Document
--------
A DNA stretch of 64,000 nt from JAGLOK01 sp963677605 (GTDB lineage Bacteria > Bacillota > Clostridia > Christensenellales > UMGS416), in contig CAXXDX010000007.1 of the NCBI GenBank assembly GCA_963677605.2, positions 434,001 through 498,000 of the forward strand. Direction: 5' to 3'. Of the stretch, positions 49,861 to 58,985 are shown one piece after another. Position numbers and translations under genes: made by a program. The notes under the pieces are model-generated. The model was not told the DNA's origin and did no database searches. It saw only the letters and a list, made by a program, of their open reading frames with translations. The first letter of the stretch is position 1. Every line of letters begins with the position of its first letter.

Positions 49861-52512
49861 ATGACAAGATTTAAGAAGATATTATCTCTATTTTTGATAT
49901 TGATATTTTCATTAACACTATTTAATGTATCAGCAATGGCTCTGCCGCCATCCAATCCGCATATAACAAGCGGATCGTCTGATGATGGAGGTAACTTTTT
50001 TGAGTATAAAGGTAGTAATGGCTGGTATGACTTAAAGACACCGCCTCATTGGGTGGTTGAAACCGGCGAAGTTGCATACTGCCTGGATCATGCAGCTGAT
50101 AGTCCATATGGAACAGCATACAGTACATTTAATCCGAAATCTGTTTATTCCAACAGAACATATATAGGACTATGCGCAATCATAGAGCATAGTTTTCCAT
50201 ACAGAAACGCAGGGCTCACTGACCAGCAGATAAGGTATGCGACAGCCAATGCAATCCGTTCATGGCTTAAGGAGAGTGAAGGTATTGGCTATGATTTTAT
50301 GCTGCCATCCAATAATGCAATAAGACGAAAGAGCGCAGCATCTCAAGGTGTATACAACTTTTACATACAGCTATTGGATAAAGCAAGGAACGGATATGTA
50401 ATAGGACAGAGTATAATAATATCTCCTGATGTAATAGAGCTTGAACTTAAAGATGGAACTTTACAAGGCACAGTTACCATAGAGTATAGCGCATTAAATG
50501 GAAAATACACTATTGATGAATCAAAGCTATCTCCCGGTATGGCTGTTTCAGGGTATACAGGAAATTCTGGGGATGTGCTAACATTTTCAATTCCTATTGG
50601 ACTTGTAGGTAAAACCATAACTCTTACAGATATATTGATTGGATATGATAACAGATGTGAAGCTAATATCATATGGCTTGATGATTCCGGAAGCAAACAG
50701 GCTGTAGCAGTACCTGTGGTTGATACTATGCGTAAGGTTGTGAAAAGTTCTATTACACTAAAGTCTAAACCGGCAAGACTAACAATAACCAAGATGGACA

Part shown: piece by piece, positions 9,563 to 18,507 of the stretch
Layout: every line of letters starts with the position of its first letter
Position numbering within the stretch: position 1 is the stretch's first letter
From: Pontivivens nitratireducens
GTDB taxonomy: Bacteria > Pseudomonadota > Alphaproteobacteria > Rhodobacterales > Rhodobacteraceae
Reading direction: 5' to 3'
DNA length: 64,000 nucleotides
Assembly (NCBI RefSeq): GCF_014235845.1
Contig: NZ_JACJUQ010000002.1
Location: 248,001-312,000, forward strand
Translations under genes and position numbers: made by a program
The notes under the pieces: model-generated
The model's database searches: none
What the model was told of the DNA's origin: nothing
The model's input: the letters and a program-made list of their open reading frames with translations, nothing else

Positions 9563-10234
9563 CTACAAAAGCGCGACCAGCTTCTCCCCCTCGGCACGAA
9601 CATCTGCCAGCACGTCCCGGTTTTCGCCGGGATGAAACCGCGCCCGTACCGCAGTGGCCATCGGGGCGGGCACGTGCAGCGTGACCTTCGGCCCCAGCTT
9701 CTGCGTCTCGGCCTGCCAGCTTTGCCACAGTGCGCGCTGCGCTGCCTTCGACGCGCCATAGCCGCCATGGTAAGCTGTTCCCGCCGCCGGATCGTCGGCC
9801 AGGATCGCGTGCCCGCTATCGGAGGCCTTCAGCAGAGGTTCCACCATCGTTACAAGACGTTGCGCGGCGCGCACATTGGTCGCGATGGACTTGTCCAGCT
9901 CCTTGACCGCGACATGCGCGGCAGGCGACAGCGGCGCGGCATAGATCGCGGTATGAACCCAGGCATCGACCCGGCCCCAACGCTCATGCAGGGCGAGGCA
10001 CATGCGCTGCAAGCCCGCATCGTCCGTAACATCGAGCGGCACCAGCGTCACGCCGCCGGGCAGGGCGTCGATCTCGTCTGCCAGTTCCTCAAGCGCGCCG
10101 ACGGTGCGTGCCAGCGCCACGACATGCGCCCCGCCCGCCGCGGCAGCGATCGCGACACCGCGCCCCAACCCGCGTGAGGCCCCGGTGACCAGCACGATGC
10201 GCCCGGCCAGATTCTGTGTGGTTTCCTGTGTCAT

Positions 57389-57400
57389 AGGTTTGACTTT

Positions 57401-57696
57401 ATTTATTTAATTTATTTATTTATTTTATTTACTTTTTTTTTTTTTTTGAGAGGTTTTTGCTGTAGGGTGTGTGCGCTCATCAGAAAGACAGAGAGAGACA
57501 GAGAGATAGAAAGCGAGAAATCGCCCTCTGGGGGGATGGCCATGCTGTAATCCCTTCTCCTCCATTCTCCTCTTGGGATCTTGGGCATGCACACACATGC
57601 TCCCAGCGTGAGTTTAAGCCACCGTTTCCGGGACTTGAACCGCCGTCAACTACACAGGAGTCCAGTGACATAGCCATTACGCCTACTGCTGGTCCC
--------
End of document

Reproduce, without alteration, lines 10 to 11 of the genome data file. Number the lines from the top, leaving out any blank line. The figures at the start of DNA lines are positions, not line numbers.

50501 GAAAATACACTATTGATGAATCAAAGCTATCTCCCGGTATGGCTGTTTCAGGGTATACAGGAAATTCTGGGGATGTGCTAACATTTTCAATTCCTATTGG
50601 ACTTGTAGGTAAAACCATAACTCTTACAGATATATTGATTGGATATGATAACAGATGTGAAGCTAATATCATATGGCTTGATGATTCCGGAAGCAAACAG